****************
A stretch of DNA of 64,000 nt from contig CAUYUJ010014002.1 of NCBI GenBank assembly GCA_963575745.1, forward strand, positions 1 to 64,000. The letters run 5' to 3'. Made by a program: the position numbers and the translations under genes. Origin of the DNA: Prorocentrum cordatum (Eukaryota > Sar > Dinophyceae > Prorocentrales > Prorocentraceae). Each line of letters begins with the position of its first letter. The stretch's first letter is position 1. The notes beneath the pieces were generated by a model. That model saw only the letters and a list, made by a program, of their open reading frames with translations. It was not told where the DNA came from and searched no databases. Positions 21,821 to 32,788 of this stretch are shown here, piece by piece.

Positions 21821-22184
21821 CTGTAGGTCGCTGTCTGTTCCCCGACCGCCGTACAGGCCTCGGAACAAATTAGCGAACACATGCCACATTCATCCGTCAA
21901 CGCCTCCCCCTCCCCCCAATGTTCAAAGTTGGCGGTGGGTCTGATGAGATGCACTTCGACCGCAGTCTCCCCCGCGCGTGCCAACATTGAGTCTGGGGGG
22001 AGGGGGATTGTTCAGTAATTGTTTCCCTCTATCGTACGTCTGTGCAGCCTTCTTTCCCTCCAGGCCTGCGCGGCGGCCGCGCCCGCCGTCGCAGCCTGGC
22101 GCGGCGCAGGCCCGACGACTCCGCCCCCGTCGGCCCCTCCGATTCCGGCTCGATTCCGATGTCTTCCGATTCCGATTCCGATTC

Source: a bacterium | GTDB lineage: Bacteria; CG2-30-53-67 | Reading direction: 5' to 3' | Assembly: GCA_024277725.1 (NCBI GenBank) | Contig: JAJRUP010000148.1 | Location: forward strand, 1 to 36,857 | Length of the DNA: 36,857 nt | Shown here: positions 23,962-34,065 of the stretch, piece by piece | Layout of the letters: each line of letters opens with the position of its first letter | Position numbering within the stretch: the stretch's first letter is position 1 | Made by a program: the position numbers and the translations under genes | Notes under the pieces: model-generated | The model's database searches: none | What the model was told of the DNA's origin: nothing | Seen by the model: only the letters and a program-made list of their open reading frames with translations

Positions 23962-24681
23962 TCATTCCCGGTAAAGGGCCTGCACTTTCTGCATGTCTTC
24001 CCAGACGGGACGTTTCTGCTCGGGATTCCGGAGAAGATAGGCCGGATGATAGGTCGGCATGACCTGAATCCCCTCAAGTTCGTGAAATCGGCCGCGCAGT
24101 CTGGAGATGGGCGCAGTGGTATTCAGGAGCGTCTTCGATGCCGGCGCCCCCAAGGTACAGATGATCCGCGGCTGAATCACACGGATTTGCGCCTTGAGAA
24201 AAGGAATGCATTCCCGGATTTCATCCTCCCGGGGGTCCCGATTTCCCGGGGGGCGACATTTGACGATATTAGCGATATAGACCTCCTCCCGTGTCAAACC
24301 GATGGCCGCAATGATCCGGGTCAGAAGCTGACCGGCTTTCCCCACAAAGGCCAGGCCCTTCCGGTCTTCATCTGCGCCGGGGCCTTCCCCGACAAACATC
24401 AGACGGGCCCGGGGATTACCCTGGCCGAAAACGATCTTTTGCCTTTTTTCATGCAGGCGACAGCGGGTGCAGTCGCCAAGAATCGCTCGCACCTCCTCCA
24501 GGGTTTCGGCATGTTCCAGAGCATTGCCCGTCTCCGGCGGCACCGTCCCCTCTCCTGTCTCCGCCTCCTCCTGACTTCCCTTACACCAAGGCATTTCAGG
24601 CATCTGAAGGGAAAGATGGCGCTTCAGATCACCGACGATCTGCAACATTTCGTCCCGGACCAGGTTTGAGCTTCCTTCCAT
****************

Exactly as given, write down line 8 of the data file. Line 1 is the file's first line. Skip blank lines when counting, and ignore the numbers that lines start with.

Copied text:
Positions 23962-24681